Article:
It’s fairly apparent in watching Pokemon Detective Pikachu that director Rob Letterman and an assortment of screenwriters wanted this movie to be an updated version of Who Framed Roger Rabbit but they fall far short of the mark in every aspect except one. The single asset that the new movie possesses is the considerable talent of Ryan Reynolds, who trots out a lot of the same rapid-fire quips here as he does in the Deadpool movies. Unfortunately, both the structured nature of the animation process (which makes Reynolds’ ad-libbing more difficult) and the PG rating work against him. As a result, his character’s early scenes, in which he trades banter with a befuddled Justice Smith one-on-one, are often quite funny. Later on, however, Detective Pikachu gets caught up in a surprisingly serious and increasingly convoluted storyline, and the opportunities for humor are few and far between.


Other than Ryan Reynolds, there is little that’s amusing about Pokemon Detective Pikachu. Many of the creatures are cute, but the effect is similar to looking at a still picture of a kitten. After a few seconds, the cuteness wears off with nothing to replace it. My unfamiliarity with the Pokemon characters may have handicapped me here. The creatures are all popular parts of the Pokemon universe, each with distinct powers with which fans of the franchise are very familiar. I was operating entirely in the dark, however, occasionally seeing a creature use some sort of superpower without explanation, following which I still wasn’t sure what happened. The only Pokemon character other than Pikachu to get substantial screen time is Psyduck, a character who looks like Porky Pig with yellow feathers and a beak. Psyduck is Lucy’s Pokemon, and its “power” is that if it gets upset, it explodes. I’m still trying to figure out why anyone would want to be in the same room with such a beast. The film attempts to turn Psyduck’s explosive tendencies into a running gag involving often frantic but never the slightest bit humorous efforts to keep Psyduck calm.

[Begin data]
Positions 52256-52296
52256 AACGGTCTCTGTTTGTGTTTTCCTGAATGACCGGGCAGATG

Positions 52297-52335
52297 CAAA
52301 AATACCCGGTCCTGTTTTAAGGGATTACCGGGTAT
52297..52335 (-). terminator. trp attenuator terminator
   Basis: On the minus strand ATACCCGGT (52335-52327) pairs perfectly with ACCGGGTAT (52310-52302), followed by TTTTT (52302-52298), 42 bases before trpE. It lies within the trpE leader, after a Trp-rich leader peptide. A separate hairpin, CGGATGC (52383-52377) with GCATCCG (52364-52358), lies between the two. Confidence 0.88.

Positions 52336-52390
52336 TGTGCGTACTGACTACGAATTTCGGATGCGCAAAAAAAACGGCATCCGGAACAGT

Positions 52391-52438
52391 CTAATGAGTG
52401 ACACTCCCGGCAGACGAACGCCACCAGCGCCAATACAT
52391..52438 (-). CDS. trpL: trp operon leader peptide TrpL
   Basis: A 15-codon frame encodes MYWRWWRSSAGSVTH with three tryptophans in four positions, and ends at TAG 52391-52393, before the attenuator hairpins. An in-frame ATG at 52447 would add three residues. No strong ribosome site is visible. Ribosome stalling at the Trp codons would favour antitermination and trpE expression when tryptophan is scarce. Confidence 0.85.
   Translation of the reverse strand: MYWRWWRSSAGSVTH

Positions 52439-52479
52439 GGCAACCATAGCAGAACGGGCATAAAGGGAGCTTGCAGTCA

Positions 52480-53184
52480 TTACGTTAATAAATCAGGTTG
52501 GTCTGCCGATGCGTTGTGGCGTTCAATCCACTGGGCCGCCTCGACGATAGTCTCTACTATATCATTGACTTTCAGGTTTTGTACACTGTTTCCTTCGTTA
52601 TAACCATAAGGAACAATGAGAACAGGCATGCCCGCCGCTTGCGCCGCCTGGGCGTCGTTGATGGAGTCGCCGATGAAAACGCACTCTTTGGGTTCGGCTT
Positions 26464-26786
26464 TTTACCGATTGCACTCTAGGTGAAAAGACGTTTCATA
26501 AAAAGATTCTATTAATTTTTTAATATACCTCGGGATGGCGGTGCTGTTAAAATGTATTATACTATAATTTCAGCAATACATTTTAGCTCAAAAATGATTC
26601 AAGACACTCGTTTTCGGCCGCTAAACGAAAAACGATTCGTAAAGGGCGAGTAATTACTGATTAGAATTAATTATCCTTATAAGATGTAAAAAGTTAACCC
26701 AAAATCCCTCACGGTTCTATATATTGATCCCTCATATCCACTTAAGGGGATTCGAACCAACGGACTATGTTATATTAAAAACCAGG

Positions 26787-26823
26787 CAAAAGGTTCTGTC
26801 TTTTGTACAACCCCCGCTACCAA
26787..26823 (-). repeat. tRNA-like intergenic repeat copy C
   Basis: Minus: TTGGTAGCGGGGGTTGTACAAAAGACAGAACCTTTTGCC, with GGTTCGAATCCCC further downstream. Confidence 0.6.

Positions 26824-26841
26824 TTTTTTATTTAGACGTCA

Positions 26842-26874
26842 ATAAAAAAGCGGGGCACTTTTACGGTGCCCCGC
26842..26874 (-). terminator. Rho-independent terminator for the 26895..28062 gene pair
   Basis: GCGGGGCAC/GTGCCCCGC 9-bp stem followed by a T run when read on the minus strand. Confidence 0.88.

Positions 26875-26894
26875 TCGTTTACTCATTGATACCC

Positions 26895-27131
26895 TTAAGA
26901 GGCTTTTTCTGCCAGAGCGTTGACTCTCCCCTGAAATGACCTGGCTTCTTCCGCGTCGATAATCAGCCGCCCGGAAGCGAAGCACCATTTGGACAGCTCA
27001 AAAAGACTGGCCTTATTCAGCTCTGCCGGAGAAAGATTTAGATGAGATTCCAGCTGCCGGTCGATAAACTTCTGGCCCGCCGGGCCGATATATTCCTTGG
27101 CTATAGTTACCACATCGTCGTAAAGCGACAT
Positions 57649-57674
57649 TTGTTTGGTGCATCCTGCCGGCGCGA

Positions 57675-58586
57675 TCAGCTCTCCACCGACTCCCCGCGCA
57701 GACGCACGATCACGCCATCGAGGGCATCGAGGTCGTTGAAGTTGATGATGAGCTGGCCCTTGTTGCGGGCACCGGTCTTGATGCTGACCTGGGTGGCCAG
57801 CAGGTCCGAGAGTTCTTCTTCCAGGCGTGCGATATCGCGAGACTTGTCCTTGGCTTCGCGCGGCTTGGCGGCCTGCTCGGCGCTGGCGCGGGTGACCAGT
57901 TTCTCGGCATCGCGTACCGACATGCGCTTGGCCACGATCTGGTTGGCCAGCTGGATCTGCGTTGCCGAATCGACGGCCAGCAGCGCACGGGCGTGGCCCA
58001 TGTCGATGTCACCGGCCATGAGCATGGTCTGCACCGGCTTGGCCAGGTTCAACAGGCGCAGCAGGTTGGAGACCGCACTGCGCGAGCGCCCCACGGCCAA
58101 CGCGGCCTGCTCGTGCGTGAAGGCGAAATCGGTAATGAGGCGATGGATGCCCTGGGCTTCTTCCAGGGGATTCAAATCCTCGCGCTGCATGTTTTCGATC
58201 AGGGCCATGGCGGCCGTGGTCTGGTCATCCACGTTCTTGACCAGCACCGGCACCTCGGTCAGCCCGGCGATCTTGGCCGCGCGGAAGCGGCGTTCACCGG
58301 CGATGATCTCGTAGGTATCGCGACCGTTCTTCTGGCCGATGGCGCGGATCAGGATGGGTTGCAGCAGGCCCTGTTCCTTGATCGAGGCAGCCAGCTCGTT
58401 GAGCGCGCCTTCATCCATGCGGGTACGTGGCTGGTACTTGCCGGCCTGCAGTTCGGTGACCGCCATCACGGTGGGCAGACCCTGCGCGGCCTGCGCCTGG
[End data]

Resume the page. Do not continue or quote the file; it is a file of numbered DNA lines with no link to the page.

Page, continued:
Pokemon Detective Pikachu has action, a lot of action, but it’s mostly very confusing, in large part because it involves computer-animated creatures with poorly defined (as far as the audience is concerned) powers. It also has an extremely convoluted mystery plot, one that could easily have befuddled Raymond Chandler, let alone the pre-teens who seem to be the target audience for the movie. Of course, they won’t care if they don’t understand the plot as long as they get to see lots of creatures flying around and hitting and blasting each other. Adults tend to be a bit more demanding, and what they get will bring to mind the worst excesses of animated movies.


Ryan Reynolds is fortunate that he didn’t have to show his face during Pokemon Detective Pikachu, but his veteran co-stars Ken Watanabe and Bill Nighy have no such luck. Both appear acutely embarrassed to be seen, and neither delivers anything more than a paycheck performance. In fact, the entire movie seems nothing more than one last attempt at a cash grab for a franchise that isn’t nearly as popular as it was a decade or two ago. Ironically, this type of movie could have succeeded better then, but too many similar and better productions over the years have relegated this to the status of a misguided flop. There’s no need for any detective work here; Pokemon Detective Pikachu is dead on arrival.

In this featurette, Ryan Reynolds discusses preparing for the role of playing Detective Pikachu.

Read other reviews of Pokemon Detective Pikachu: 

Pokémon Detective Pikachu (2019) on IMDb